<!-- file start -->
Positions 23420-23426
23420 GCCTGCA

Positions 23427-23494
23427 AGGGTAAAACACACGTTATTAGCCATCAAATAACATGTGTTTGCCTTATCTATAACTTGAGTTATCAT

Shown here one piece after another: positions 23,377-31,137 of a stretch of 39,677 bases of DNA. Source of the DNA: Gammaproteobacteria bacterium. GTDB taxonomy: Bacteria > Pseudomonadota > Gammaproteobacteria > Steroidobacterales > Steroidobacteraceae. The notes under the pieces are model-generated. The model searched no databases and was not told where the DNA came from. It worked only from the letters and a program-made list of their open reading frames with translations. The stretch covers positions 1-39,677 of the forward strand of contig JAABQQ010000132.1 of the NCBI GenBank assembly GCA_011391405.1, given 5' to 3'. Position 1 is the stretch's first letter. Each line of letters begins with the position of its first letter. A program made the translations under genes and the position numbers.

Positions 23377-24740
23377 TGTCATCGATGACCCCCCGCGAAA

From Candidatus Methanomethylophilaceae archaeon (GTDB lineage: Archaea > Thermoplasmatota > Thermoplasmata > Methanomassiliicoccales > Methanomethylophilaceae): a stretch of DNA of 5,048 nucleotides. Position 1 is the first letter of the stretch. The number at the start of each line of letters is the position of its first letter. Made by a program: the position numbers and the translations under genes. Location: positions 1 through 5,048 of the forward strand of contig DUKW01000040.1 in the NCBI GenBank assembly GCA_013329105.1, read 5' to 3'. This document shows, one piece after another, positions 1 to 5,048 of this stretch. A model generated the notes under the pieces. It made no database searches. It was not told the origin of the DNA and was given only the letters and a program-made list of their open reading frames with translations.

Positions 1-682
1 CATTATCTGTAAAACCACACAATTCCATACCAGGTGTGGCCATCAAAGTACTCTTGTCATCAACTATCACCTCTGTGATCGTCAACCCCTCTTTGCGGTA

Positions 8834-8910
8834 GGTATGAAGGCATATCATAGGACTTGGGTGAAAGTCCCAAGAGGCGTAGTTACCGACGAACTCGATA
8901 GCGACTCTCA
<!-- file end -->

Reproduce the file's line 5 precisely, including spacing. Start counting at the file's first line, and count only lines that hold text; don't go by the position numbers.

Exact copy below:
Shown here one piece after another: positions 23,377-31,137 of a stretch of 39,677 bases of DNA. Source of the DNA: Gammaproteobacteria bacterium. GTDB taxonomy: Bacteria > Pseudomonadota > Gammaproteobacteria > Steroidobacterales > Steroidobacteraceae. The notes under the pieces are model-generated. The model searched no databases and was not told where the DNA came from. It worked only from the letters and a program-made list of their open reading frames with translations. The stretch covers positions 1-39,677 of the forward strand of contig JAABQQ010000132.1 of the NCBI GenBank assembly GCA_011391405.1, given 5' to 3'. Position 1 is the stretch's first letter. Each line of letters begins with the position of its first letter. A program made the translations under genes and the position numbers.